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"Bath salts" –confusion, reality and danger

April 15, 2014 2:32 pm Published by Comments Off on "Bath salts" –confusion, reality and danger

Former bath-salts addict: ‘It felt so evil’ – CNN.com

Part 2: Substituted cathinones – AKA “Bath Salts”, “Bloom” or phone screen cleaner/plant food

This is a two-part series about designer drugs. See part 1 here.

Synthetic or “designer” drugs, including synthetic marijuana and the group of substances that include “bath salts”, continue to cause problems locally and in the nation.

There is much confusion about the two different “strains” of synthetic drugs that are on the scene. Both are powerful and can be dangerous. In this part, we’ll discuss drugs such as “bath salts”.

Part 2: Substituted cathinones – AKA “Bath Salts”, “Bloom” or phone screen cleaner/plant food

“Bath Salts” refers to a number of designer drugs often containing substituted cathinones (such as MDPV, or methylenedioxypyrovalerone), which have effects similar to amphetamine and cocaine. The name derives from instances in which the drugs were being sold under the guise of being bath salts. The substance can also be packaged as phone screen cleaner, plant food, or other seemingly-legal or safe material; the packaging is often labeled “not for human consumption” to further mislead law enforcement.

“Bath Salts” is a term increasingly used for other, somewhat similar drugs as well, such as methylone (which is more similar to MDMA or ecstasy) and mephedrone.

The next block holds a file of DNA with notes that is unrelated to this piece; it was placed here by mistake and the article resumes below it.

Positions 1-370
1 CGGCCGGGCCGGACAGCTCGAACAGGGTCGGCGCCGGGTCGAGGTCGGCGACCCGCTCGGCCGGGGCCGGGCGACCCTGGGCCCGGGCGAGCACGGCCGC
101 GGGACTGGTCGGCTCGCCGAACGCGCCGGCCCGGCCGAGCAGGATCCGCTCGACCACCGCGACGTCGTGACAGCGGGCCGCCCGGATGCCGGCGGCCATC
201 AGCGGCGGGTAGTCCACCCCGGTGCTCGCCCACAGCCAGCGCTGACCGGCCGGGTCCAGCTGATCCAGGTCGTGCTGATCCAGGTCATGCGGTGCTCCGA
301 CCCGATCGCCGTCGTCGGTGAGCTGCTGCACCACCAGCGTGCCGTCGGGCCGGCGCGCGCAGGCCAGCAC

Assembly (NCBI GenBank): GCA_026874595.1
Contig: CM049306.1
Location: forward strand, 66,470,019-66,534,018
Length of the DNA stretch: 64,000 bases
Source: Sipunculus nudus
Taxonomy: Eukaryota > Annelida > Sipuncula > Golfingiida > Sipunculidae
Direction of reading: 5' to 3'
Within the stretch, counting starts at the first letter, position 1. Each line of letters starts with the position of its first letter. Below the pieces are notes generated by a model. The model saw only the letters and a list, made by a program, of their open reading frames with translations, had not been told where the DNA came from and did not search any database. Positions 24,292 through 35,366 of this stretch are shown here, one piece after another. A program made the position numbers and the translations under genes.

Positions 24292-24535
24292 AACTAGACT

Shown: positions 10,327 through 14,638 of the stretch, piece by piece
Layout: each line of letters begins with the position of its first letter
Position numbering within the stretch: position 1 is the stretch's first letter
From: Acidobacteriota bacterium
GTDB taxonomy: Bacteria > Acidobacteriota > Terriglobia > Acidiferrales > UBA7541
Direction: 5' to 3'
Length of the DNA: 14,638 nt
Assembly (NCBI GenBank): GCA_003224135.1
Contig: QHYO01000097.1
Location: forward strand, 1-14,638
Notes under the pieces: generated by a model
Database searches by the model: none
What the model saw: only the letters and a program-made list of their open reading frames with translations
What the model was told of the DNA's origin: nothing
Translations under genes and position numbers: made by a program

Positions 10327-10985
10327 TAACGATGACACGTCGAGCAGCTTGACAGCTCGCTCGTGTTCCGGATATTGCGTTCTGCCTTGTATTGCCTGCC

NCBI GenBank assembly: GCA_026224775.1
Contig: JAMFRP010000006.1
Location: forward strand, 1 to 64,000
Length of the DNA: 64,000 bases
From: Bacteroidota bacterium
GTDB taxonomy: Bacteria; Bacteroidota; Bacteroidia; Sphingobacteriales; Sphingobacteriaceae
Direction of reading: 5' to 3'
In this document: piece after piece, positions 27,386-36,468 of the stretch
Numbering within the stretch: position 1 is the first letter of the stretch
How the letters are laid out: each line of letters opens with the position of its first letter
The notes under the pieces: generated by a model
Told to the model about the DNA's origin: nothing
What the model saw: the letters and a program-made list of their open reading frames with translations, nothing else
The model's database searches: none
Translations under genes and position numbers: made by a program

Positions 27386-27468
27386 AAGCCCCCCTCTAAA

As with all illicit drugs, there is a danger inherent in its use at all — since these products are packaged without dosage nor information about chemical specifics, poisoning or overdose can occur, particularly for those who inject the drugs.

Bath salts use raises brain dopamine in the same manner as cocaine but is at least 10 times more potent. Use of bath salts can effect dopamine levels and production in humans, which can lead to long-term problems. There’s a wide range of symptoms users can experience including heart palpitations, nausea, hallucinations, paranoia, suicidal thinking/behavior, and breakdown of skeletal muscle tissue. What’s more, there has been a wide variety of extremely violent incidents linked in the media to the use of bath salts drugs over the past few year.

Law enforcement agencies are struggling to “catch up” with the bath salts drugs and their problems. Local and federal legislation continues to refine written laws about the chemical compounds that make up synthetic drugs, so that manufacturers can still be prosecuted even if they change the chemicals slightly. Locally, a methylone manufacturer and dealer was prosecuted earlier this year.

Scientists are struggling to catch up with bath salts, as well. One of the first studies of the bath salt drug MDPV was released last year, which stated that it could be more addictive than methamphetamine, which is already one of the most addictive substances in existence. Currently, researchers at Virginia Commonwealth University are studying the effects of bath salts drugs on the brain.

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